There is no doubt that the South African ICT industry has won several very important battles to bring meaningful Internet connectivity to our citizens. However they were often made despite the Minister of Communications and ICASA rather than because of them. A shining example of this is the Altech court case, which ruled against the late Minister of Communications Ivy Matsepe-Casaburri and which resulted in all value- added network services (VANS) licenses being converted to individual electronic communications network service (I-ECNS) licenses, effectively enabling hundreds of these companies to build and provide infrastructure rather than be forced to use Telkom or Neotel.
But it seems as though this was not a lesson that the Department of Communications or ICASA took to heart. Today we are appalled to see the new Minister and ICASA making the same mistake, once again, with the wireless spectrum licenses. The Invitations to apply (ITAs) for a portion of the licensed part of the wireless spectrum was published in the government gazette on 28 May 2010 – and the deadline to apply was subsequently extended to next Friday – but today the invitation was cancelled today. Undoubtedly this was due to pressure from the incumbents and – what we consider to be spurious – “technical reasons”. Whilst we recognise there are some challenges with the ITAs – especially the National ITA (for 2.6GHz) – we believe there were measures that could have be taken to mitigate the issues. With respect to the Regional ITA (for 3.5GHz) its’ cancellation (or delay) appears to be unjustified. We know that there are dozens of wireless ISPs struggling to compete with the previously advantaged licensees due to the lack of available licensed spectrum, and their chances of doing so have just been squashed.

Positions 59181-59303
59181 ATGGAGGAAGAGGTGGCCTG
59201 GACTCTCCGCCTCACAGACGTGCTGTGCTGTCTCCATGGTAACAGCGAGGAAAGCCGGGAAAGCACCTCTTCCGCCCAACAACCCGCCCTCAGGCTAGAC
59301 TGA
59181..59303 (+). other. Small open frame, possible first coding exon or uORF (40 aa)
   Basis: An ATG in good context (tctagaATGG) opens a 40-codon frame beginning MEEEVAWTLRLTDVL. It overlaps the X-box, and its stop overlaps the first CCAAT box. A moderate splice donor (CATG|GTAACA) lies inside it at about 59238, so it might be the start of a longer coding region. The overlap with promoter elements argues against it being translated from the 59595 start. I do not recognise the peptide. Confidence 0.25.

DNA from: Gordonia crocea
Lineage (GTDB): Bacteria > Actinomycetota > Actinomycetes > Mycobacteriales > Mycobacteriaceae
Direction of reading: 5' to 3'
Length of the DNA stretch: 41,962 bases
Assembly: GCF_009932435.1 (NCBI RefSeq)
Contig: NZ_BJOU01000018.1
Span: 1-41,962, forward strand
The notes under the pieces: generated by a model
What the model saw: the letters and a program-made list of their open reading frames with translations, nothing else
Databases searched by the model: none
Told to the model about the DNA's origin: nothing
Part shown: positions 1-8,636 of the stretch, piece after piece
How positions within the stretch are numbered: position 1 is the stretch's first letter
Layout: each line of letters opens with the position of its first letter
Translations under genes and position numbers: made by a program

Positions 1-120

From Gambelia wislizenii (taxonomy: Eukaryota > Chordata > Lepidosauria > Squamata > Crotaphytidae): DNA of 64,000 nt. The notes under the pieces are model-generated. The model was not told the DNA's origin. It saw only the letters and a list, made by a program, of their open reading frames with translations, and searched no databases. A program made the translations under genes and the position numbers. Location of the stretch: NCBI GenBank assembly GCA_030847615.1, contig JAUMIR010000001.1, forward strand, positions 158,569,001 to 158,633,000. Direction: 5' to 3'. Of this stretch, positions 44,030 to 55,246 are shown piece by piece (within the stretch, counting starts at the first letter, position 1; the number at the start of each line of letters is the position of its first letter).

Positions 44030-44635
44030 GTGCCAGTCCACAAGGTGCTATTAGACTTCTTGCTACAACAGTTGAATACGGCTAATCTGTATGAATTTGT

While it seems that all parties are willing to pay lip service to the concept of “affordable Internet access for all” true political will has been tragically lacking. If only bringing affordable access to all, was taken as seriously by those in power as the 2010 World Cup. As a result, for the vast majority of South Africans, the Internet remains only a concept – still unaffordable and mysterious.
How can we ensure that government officials are not overwhelmed by vested commercial interests and make decisions in the interest of all citizens?
This decision by ICASA as supported, or perhaps even directed, by Minister Nyanda is a second example of policy changing at the last moment to the collective detriment of current and potential end-users of telecommunications services. In this case we think it unlikely that the smaller telecommunications players will be able to step up and shoulder the considerable legal costs in fighting this decision.
We are appalled but unfortunately not surprised at this action. It is consistent the government’s historic actions as well as the actions of the current Portfolio Committee. At our recent INET conference designed to educate policymakers on global best practice – convened at the request of the Parliamentary Portfolio Committee on Communications – not a single committee member attended and only a single apology was tendered. Bearing in mind that ISOC-ZA stands for the present and future consumers, it is no wonder that ISOC-ZA Policy head, Paul Esselaar wryly remarked: “It is apparent that the Committee seems to think that the partisan comment and “education” delivered by the major commercial entities is sufficient to understand the complexities of spectrum. Unfortunately, as usual, it is consumers who are the losers in this.”
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